This week, I find myself once again unable to justify recommending a book. While this could be due to both my overall diminishing creativity as the semester comes to a close and the fact that my mind is focused on finding a job in one of the worst economies in recent memory, I’m inclined to believe that a book recommendation just isn’t what everyone needs right now. The stress and overwhelming difficulty of this semester cannot be emphasized enough. I’ve told you to take a break before—now, perhaps more than ever, this sentiment is necessary.
Sure, finals are fast approaching, but that does not mean breaks should be cast aside in order to spend every waking moment studying, reading and drinking caffeinated beverages to keep up. Taking time for yourself and stepping away from the obligations of Bowdoin are actually quite important to your performance at the College—no matter what our ambitious minds may want to tell us. However, I am under no illusion that most students at Bowdoin have the time at this point in the semester to start or complete a novel and, to that end, I turn to the silver screen once more.
The Movie: “Nomadland”
There is a good chance you have heard of “Nomadland” this past week, whether directly or in passing. Even with the power the Bowdoin Bubble has over students, I expect that whenever a movie wins the Academy Award for Best Picture, news of it permeates this community. And although I have a strong distaste for accolades such as the Academy Awards (which are riddled with such problems as scandal, racism and sexism), this film deserves the recognition these awards give. “Nomadland” was written, edited, produced and directed by Chloé Zhao, a brilliant Chinese filmmaker who is known primarily for her work on independent films in the United States. At this year’s Oscars, Zhao won Best Director and Best Picture for “Nomadland.” In an age when the oppression of Asians in the United States is finally being recognized, Zhao’s recognition for her excellence and the mainstream representation she provides for Asians in the United States is long overdue.
“Nomadland,” which stars Frances McDormand (who won Best Actress at the Oscars for her performance), is based on the 2017 non-fiction book “Nomadland: Surviving America in the Twenty-First Century” by Jessica Bruder. It follows a woman, Fern, who, after losing her husband and everything else in the Great Recession, transforms a van into her home and lives life on the road. This is not some tale of a twenty-something who has wealthy parents and chooses to be a van-dweller; rather, it is the story of a woman in her sixties whose world (including her entire town) is destroyed as a result of a factory closing down. This is a tale of the perils facing much of middle America.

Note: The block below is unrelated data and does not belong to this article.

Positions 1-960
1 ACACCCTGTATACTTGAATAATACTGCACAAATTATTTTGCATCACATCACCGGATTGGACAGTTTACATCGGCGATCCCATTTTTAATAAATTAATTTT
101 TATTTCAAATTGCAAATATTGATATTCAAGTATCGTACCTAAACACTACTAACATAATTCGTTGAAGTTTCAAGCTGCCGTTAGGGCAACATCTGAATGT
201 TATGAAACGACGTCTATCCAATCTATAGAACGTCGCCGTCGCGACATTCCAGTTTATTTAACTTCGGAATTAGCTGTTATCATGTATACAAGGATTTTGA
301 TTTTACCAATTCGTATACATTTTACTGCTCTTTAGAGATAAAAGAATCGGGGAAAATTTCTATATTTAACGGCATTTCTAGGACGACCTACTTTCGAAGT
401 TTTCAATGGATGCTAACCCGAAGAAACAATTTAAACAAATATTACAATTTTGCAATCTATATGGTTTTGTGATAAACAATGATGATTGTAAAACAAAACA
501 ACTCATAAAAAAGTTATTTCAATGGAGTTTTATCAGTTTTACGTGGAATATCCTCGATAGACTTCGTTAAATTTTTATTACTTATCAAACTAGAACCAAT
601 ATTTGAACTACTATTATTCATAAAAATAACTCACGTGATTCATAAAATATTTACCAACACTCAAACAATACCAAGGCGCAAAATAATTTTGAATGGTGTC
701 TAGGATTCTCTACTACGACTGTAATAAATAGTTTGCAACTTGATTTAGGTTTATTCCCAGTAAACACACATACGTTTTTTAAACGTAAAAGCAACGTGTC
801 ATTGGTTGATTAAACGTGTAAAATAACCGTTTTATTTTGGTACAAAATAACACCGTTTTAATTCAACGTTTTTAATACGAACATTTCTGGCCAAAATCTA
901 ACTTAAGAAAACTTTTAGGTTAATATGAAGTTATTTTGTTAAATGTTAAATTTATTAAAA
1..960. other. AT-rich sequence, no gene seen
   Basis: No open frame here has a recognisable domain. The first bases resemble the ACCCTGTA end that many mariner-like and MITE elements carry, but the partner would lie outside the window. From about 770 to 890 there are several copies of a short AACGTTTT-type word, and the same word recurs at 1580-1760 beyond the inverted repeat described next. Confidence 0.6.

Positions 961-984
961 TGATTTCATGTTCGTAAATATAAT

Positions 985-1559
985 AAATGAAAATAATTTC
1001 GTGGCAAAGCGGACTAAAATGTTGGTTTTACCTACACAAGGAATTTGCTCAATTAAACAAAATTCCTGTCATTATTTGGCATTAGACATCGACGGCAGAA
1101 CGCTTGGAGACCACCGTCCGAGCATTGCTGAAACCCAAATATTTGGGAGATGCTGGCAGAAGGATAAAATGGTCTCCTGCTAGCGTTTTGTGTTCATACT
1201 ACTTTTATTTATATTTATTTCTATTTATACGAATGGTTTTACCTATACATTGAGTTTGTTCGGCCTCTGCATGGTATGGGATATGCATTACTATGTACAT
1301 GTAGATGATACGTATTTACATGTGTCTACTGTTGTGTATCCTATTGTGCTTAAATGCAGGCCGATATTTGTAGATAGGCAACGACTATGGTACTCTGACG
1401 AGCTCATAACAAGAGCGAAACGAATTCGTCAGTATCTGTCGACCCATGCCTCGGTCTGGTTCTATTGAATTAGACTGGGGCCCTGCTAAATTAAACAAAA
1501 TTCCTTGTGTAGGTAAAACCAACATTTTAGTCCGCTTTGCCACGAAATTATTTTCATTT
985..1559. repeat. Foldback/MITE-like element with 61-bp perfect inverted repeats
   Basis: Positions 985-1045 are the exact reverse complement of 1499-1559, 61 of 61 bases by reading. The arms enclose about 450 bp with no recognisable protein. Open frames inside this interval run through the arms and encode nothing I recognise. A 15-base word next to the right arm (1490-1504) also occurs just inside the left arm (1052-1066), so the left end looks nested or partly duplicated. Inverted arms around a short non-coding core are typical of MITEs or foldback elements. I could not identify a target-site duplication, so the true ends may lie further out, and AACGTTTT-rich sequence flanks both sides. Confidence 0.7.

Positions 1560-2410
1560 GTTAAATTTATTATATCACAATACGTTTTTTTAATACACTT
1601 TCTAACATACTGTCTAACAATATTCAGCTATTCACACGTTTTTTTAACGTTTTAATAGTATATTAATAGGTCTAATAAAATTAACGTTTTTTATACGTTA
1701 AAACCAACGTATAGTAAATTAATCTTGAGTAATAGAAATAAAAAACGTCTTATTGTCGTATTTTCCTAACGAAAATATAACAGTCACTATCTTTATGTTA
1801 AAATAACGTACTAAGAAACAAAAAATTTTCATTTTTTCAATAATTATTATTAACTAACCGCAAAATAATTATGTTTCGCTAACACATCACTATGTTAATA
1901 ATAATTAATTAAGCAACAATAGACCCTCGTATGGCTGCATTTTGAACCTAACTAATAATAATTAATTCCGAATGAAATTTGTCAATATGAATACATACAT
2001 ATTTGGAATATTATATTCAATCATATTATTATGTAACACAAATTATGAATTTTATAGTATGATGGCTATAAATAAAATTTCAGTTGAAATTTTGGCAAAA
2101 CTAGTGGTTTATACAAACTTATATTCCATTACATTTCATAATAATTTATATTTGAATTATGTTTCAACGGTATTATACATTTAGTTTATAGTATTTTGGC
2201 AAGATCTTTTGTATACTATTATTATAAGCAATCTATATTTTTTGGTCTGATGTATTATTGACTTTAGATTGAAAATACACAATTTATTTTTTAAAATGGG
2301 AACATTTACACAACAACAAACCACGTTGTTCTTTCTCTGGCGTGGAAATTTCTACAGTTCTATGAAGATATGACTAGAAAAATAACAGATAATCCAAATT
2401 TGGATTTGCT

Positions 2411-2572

Fern travels from her empty town to work at an Amazon fulfillment center, where she meets up with her friend Linda (played by the real-life Linda), who invites her into a support community for nomad van-dwellers. Through this community, Fern travels across vast expanses of the West. Beyond the acting, the cinematography of the film alone is outstanding enough to warrant watching it—for the rawness with which it portrays the nomads and also for the environmental depictions it shares with the viewer. Above all, though, this film shows Zhao’s excellence as a director who is able to present some of the most compelling twenty-first century American stories on the screen.
Why Bowdoin should watch it:
If the benefits of watching a beautiful, engaging and, at times, hilarious film is not enough to convince you to watch “Nomadland,” then take the time out of your busy schedule to watch this film because it is important. Bowdoin is an elite East Coast institution. It all too often forgets—or blatantly chooses to ignore—the perils and struggles of middle America. Zhao’s superb attention to this area of the United States deserves our time. Even if that is not enough, then watch this film because you deserve a break. This isn’t some trashy film that you will feel guilty for watching (although you shouldn’t feel guilty about breaks in the first place). This is a thoroughly enjoyable and important film for our times. And if you still have reservations about leaving your studying for the two hours it’ll take you to watch this movie, I’ll leave you with the same advice I’ve been giving for the past few weeks: take a f*cking break.